by C. J. Cherryh
4.8 11

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Regenesis 4.8 out of 5 based on 0 ratings. 11 reviews.
Dragonns More than 1 year ago
Cherryh picked up where she left off with the Cyteen series and kept everything true to the story line. She did not change things to reflect our current technologies-she stayed true to the world and the time line that she created. This above all was what I valued. Too often, when series have a long time between books, but the story time line picks up where the last book ends, the current technologies, etc, appear. She is still the great writer I have always enjoyed. I was sad when I finished the book!
ChefK More than 1 year ago
I thought this was an excellent book and a wonderful continuation of the story of Ariane and company. This book is complex in the flavors of politics and relationships between Ariane and her friends and enemies, it is a rich tapestry of politics and science, life and everything in between. I thought it was wonderful book, some of the science stuff eluded me but it was a big part of story especially regarding genetics and it's implications and that is reflective of our own times since we are in the begining of genetics and it's ethics nowadays. Excellent read and ends dramatically so get the book and enjoy it!
dbresler More than 1 year ago
C.J. Cherryh is an extraordinary writer and story teller who's hallmark is the creation of a possible future or alternative universe with a complex thread and jargon unique to the landscape she has created but left for the reader to puzzle out. The story, even when highly cerebral, as with Regenesis, maintains a high level of uncertainty and drama throughout. Here, as in Cyteen, the character of Arianne Emory is a repeat of the theme introduced with Pyanfar, of the clever female in charge of something, space ships, government agencies, etc, fighting for survival using her superior wits in a male dominated milieu. You may or may not like her, but you do root for her. It helps to have read some of the other novels in this series, (i.e. Cyteen, Mercanter's Luck, Downbelow Station, etc)to get a more complete picture of the universe she has created, but this novel stands alone and can be read as a one-off. Even though it is fairly long, I was disappointed when it ended and wanted more. I hope we see more of Union Space and Arianne Emory from Ms. Cherryh.
harstan More than 1 year ago
In the research city of Reseune, eighteen year old scientist Ariane ¿Ari¿ Emory is a clone of a late brilliant warped person whose work on psychogenesis, the cloning of psychology and memory, was ingenious; the evidence being Ari II. However, Ariane I was killed by an unknown adversary during a power struggle. Meanwhile another clone Justin Warrick mentors the ¿second Ariane¿.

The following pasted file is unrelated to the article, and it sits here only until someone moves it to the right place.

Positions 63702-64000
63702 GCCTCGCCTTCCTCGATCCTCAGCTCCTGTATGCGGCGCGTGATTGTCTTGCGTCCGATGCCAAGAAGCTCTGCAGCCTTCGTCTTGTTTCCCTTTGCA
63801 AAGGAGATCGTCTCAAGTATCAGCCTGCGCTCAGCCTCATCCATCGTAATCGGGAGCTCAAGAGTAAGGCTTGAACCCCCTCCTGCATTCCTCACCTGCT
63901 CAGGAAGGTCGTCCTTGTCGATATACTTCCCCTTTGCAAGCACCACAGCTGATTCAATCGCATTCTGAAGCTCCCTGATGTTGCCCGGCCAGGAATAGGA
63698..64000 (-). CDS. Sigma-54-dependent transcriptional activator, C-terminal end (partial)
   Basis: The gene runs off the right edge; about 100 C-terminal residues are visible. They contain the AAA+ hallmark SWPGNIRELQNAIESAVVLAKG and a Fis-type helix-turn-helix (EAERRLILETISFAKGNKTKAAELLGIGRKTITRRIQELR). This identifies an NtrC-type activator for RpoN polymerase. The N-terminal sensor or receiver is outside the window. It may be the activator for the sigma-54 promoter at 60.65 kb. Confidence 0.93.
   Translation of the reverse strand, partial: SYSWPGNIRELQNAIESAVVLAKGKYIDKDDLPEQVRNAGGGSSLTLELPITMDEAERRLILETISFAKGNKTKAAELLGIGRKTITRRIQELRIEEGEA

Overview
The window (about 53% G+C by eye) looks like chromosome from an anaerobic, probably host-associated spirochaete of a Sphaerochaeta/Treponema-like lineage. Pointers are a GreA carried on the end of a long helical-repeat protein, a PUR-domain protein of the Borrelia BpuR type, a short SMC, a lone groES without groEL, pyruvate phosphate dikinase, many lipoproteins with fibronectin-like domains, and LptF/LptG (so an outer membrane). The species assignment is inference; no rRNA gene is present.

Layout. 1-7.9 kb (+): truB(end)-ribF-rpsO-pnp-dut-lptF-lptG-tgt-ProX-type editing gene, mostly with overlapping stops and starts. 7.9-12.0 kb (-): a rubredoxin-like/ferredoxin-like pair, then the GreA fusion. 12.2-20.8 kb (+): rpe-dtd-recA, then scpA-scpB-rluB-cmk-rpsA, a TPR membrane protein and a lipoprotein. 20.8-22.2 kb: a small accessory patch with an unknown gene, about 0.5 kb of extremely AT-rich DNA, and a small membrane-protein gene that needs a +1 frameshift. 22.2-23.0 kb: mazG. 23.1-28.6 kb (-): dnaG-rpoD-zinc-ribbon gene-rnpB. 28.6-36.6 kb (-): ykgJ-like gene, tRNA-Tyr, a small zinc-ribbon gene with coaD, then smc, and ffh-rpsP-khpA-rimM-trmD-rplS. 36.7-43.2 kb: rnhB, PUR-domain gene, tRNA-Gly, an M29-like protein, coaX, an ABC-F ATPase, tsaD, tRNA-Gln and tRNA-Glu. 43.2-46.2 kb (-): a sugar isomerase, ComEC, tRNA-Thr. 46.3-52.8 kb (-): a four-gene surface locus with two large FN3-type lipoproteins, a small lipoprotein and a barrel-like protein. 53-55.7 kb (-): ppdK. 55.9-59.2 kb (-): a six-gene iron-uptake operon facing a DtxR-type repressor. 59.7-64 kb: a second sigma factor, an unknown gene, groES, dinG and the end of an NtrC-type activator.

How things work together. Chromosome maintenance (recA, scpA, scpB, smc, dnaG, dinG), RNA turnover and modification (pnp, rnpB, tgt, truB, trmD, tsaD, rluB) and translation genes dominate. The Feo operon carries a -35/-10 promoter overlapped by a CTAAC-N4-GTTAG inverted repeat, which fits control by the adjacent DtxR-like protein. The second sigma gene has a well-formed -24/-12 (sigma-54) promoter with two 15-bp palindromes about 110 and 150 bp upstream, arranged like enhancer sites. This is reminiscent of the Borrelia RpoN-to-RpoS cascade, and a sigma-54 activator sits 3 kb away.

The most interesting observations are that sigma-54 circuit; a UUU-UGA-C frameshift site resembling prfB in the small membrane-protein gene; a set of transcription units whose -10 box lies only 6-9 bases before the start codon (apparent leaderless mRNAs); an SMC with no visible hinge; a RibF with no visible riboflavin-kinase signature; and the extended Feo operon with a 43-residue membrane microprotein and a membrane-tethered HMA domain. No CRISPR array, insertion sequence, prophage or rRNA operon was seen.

However, all hell breaks loose when Justin¿s prototype Jordan comes home from exile demanding justice. He wants to know who killed Ariane I. Even more disturbing in his mind is that the history of the Union seems to be repeating itself with violence and death, but this time the battle for power also includes clones.

Two decades have past since CYTEEN was published, but fans of the series will feel the wait was worth it as the sequel REGENESIS retains the dark gloomy future of the first tale. The key is the cast who make Cherryh¿s grim picture plausible although the plot with several clever spins focuses on Ari II; she holds it together as a second power struggle erupts. Although reading CYTEEN is not a must prerequisite to appreciate REGENESIS, this reviewer suggests starting with the original super first story that holds up nicely as that enhances the backdrop to the excellent sequel.

Harriet Klausner
dolor.glauf More than 1 year ago
I never availed myself of the opportunity to read "Cyteen", the volume that precedes "Regenesis," when it was first released; thus, I have had the very great pleasure of reading both books consecutively as a fresh experience - and I still want more. This volume continues to chronicle the rise of Ariane Emory, PR as she steadily recovers her predecessor's power and influence, even as she puts her own stamp on things. The differences are perhaps more intriguing than the similarities, eerie as those latter may be. The framework set by the development of the Geraud, Abban, & Seely clones is a nice periodic reminder of so many things: the passage of time, the developing connections, the potential for similarities and divergences. Again, the ongoing discussions of life, death, genetic manipulation, cloning per se, destiny vs. free will, nature vs. nurture vs. nature/nurture, loyalty, duty, necessity, ethics, choices, etc. are thoughtful and open-ended. This reading is a pleasure.
Anonymous More than 1 year ago
Finally a follow up to Cyteen. Wonderful book. An interesting look in to human psychology especially concerning power. Not to mention, it's just a danged good read!
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Talking-Horse More than 1 year ago
As always CJ Cherryh has done it again with another story from the Cyteen Series. I only wonder what took so long to see it come out.